When scientists were finally able to create synthetic proteins and nucleic acids in the lab, gene sequencing and DNA chips quickly followed.But synthesizing these was child’s play compared with the third category of biopolymers known as carbohydrates, or sugars.
MIT researchers report in the Feb. 2 online edition of Science that they have automated the production of these extremely complex molecules for the first time. In so doing, they have opened the door to a flood of potential new research-and disease treatments.
“We have developed a tool that cuts the time required to make an oligosaccharide (a molecule made up of several simple sugar groups joined in a chain) by a factor of 100,” said Peter H. Seeberger, assistant professor of chemistry at MIT and the paper’s main author.
For the first time, biologically significant structures-ones that are involved in cancers and a whole host of diseases-will be readily available for any researcher to probe, analyze and manipulate. Researchers for the first time will be able to design and synthesize large numbers of different sugars, and test their effect on cells.
Complex Building Blocks
Carbohydrates come in so many three-dimensional shapes, and connect to each other in so many ways, that building even a simple oligosaccharide could involve an astronomical number of possible construction combinations.
The difference in complexity between building a protein and building a sugar is akin to stringing beads versus constructing a 3-D scale model of the cathedral of Notre Dame.
Sugars are so difficult for biologists to purify and chemists to synthesize that researchers have been largely unable to study them closely in the body. “People have not gotten their hands on a good quantity of ‘clean’ carbohydrates” to study, Seeberger said.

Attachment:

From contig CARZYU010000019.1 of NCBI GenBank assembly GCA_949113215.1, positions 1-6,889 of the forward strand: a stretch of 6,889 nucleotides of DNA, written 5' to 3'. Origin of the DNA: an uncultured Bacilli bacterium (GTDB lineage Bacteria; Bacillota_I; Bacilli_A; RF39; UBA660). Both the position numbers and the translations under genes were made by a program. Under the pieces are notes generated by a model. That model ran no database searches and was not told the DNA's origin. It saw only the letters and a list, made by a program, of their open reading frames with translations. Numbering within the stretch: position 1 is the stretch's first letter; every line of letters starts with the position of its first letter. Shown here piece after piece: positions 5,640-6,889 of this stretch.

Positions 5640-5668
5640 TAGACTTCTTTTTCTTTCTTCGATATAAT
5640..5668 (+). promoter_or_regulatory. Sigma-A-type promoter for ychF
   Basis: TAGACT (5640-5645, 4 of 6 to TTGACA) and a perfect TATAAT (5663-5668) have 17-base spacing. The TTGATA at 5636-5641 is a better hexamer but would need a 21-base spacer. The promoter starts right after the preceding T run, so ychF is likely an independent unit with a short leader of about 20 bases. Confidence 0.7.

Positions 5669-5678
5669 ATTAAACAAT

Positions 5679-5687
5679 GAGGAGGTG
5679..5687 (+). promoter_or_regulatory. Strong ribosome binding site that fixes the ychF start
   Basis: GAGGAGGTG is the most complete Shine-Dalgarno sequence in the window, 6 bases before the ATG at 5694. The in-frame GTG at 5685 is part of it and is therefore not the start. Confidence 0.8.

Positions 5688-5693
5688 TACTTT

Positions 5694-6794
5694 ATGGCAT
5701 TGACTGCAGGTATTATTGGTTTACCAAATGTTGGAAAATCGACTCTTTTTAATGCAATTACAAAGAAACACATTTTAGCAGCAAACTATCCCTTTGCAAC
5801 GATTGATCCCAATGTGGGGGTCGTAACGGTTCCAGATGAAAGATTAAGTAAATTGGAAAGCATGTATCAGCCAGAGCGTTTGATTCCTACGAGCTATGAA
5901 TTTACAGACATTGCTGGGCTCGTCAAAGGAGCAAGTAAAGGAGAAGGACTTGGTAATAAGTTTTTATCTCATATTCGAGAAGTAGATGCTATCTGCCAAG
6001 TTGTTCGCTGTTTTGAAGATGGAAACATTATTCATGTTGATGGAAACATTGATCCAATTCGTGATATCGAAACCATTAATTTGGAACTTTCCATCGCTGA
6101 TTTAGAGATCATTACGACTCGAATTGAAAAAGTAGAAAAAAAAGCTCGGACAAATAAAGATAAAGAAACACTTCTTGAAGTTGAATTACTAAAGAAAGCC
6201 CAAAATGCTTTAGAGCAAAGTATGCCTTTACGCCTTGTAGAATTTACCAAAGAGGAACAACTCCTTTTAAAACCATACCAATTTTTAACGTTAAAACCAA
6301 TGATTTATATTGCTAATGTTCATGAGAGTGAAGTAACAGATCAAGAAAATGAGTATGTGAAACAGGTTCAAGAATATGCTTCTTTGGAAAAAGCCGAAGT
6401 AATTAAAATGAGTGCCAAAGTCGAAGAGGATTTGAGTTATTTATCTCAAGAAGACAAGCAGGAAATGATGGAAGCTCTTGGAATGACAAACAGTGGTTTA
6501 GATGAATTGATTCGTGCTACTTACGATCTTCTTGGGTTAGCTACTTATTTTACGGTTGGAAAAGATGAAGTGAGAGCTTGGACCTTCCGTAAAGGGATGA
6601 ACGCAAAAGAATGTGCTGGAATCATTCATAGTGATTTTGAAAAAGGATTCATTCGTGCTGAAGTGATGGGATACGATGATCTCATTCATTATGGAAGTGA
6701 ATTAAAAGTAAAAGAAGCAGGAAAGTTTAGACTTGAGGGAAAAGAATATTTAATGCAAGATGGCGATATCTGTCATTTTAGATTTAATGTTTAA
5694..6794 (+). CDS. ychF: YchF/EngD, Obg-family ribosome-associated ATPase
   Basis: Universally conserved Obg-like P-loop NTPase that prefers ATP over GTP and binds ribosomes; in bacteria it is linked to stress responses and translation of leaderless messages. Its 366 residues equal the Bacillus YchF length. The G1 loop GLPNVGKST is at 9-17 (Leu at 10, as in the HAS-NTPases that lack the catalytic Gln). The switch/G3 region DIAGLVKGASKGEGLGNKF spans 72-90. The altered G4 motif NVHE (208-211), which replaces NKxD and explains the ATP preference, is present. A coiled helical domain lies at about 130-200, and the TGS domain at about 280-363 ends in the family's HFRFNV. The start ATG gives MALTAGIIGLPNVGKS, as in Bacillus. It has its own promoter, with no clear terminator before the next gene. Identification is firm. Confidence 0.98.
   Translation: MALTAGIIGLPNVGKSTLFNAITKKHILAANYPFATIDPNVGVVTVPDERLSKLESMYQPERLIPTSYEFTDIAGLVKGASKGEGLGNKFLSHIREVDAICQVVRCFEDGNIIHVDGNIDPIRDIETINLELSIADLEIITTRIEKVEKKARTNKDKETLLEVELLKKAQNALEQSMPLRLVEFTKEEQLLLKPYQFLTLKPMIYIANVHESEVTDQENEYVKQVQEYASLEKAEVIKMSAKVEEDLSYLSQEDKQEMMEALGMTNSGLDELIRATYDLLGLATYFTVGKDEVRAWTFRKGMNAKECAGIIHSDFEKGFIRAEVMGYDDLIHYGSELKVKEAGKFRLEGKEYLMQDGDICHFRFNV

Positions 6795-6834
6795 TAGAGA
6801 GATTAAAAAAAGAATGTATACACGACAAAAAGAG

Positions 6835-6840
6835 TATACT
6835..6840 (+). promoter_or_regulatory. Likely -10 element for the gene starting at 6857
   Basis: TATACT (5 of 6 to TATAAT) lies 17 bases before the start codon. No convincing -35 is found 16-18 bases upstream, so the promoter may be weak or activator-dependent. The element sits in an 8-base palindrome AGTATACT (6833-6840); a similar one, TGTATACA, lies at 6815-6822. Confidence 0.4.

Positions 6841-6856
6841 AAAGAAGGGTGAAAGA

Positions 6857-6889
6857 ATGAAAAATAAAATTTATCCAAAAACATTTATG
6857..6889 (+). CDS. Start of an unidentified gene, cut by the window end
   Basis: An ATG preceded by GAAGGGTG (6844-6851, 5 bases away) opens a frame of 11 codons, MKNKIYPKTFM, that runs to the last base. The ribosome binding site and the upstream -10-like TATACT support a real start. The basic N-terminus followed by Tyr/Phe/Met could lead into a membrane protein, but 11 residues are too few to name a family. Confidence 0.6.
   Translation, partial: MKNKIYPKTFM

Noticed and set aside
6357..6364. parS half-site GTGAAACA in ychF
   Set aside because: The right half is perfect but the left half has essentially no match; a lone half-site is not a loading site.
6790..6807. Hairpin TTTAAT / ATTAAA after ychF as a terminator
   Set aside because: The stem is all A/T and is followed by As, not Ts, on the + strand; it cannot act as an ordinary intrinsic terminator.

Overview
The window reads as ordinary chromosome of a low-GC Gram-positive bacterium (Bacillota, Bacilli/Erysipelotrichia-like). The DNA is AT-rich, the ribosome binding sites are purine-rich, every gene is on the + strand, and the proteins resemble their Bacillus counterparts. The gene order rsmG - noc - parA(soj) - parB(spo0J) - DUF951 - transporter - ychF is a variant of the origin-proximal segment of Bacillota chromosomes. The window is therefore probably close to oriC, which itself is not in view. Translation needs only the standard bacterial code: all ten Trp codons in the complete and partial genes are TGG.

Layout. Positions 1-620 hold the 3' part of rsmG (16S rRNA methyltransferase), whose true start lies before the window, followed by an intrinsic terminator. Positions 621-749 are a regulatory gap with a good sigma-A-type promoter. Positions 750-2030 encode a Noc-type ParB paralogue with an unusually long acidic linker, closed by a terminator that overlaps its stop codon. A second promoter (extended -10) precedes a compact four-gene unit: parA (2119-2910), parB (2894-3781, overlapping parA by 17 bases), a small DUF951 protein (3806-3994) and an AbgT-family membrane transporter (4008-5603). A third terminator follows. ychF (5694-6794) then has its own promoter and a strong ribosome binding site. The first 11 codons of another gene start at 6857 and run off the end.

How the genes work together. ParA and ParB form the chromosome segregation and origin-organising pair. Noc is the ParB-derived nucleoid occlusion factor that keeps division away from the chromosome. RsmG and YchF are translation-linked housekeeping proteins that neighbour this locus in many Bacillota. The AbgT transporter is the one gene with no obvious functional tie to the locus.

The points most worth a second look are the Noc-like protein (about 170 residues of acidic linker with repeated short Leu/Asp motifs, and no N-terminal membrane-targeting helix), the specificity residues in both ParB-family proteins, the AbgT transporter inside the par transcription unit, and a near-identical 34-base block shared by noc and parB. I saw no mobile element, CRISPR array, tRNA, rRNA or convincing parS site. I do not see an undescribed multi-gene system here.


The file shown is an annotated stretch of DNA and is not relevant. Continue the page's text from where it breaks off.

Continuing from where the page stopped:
That is about to change. Seeberger and MIT graduate students Obadiah J. Plante and Emma R. Palmacci started with a commercially available peptide synthesizer (they found a used one relatively cheap). They modified it to mix, wash and cool a series of sugar-based reagents.
Following a simple sequence of steps that ensure that the sugar bonds form as desired, the substance ends up in a small glass cylinder that bubbles and shakes like a witch’s cauldron at regular intervals while it produces the exactly right chain of molecules.
In about 18 hours, the tabletop machine made a complex chain of 12 sugar units, which would have taken around three months to accomplish by hand.
While carbohydrates have a number of functions, including energy storage and metabolism, Seeberger is most excited about their apparent use as a bioreceptor in cell-to-cell communication.
When two cells come together, it is often the loosely attached carbohydrate protruding from one that interacts with the protein on the other. The carbohydrate moderates the interaction-whether beneficial or lethal-between the two.
The challenging sugar structures that Seeberger’s group is attempting to create with the machine are involved in cancer and other diseases. If researchers know what role a specific carbohydrate played in a disease, they may be able to design a drug that either enhances or halts that role.
The long-term goal, Seeberger says, is for a biologist or biochemist to be able to buy some monomers (the building blocks of a chain of sugar molecules), and program a machine that spits out the carbohydrate of choice.
While that reality is probably five to 10 years away, within six months researchers will be able to call in an order for a carbohydrate to Plante, one of the authors of the Science paper, who is starting a company to do just that. “Once the chemistry works, the automation is easy,” said Seeberger.